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Climate Change Adaptation: What We Can Learn from Traditional Ecological Knowledge
October 6, 2021 @ 7:00 pm - 8:00 pm
This presentation, hosted by the Mount Lassen Chapter of the California Native Plant Society, will address how Traditional Ecological Knowledge informs future climate adaptation, based on California’s long cycles of drought, fires and floods, and how native plants and ecosystems figure into climate mitigation before and after disasters. Ali Meders-Knight will be using a case study of her local Tribal territory as an example. Almost all of the data available to Western science in California is only about 100-125 years old, and so it is absolutely necessary to bring in the longer-term perspective of TEK, landscape forensics, and intergenerational knowledge to ensure the surviving and thriving of, not just native plants, but all the people who live in this place.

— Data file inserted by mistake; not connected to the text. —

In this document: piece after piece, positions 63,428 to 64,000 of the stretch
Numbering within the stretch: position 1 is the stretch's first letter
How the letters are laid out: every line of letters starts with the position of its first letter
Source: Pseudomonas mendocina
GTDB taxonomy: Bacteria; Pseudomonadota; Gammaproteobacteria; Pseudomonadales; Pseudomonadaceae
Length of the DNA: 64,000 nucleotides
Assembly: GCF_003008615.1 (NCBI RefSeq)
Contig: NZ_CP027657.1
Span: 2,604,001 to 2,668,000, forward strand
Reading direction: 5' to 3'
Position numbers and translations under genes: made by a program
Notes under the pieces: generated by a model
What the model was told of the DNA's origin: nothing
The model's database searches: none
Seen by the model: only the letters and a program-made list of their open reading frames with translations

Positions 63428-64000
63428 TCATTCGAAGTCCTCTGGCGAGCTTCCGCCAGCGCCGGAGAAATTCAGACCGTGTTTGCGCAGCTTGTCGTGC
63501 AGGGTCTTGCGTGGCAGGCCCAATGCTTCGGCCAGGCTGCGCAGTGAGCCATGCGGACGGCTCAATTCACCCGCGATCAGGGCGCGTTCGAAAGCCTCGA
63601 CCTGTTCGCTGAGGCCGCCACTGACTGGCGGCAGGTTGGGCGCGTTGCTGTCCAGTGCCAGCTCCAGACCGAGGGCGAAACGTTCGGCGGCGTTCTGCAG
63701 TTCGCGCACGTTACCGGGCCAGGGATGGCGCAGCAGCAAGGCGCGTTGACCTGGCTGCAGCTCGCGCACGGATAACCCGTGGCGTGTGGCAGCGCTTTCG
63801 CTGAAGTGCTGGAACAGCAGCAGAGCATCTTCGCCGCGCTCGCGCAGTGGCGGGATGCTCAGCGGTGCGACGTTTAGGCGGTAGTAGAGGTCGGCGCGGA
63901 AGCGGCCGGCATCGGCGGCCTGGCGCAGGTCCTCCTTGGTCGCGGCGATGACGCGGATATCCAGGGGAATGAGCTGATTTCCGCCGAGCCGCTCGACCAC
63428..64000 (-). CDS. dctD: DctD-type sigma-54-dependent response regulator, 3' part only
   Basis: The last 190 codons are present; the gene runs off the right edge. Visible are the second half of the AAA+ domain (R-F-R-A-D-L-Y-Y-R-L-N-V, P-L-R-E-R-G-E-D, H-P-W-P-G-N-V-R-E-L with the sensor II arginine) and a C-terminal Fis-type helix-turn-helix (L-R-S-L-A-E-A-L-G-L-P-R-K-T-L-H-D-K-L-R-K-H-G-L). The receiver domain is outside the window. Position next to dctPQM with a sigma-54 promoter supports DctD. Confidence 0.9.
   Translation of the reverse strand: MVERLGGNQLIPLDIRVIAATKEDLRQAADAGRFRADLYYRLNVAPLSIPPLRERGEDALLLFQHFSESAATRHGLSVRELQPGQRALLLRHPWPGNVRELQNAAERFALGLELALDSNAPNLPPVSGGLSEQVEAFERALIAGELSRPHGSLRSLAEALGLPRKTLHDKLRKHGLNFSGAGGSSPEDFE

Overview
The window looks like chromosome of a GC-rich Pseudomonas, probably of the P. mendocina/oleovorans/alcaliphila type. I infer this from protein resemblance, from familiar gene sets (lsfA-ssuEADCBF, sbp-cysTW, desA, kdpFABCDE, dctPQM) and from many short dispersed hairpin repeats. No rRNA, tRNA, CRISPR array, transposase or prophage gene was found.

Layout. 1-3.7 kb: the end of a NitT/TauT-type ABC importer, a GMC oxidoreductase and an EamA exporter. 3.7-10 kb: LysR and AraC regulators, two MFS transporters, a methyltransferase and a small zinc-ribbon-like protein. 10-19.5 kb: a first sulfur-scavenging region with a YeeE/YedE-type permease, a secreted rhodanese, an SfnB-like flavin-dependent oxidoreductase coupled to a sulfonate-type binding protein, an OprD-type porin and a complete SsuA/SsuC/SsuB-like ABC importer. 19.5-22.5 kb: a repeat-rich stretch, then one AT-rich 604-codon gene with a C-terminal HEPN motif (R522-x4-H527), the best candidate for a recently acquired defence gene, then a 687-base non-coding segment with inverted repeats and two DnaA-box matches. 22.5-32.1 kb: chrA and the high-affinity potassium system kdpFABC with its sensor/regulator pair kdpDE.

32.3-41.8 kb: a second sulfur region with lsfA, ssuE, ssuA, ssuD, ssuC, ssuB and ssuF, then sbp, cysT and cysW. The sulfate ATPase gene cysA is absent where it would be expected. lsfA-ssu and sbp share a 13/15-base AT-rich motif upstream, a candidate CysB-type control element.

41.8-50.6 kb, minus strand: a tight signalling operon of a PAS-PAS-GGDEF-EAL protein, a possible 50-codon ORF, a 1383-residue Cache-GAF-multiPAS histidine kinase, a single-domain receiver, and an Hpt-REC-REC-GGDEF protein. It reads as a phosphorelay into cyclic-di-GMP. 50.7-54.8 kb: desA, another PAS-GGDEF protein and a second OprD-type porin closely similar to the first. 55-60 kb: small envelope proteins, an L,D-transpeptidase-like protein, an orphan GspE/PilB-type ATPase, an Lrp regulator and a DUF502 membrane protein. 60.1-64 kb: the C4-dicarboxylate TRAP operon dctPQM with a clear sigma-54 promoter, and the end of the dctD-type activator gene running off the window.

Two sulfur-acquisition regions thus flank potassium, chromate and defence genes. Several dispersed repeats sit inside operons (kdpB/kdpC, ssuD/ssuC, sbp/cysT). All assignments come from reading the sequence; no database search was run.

Ali Meders-Knight is a Mechoopda tribal member, mother of five, and traditional basketweaver based in Chico, Calif. She is a Mechoopda Tribal liaison working to form partnerships for federal forest stewardship contracting and tribal forestry programs authorized in the 2018 Farm Bill. She has been a Traditional Ecological Knowledge (TEK) practitioner for over 20 years, collaborating on environmental education and land restoration projects with Chico State University and the City of Chico. In 2009 she helped plan and establish Verbena Fields, a unique 17-acre interactive food forest and interpretive park in North Chico, to help educate the community about the rich ecological heritage of the Mechoopda people.
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Meeting ID: 841 2011 5006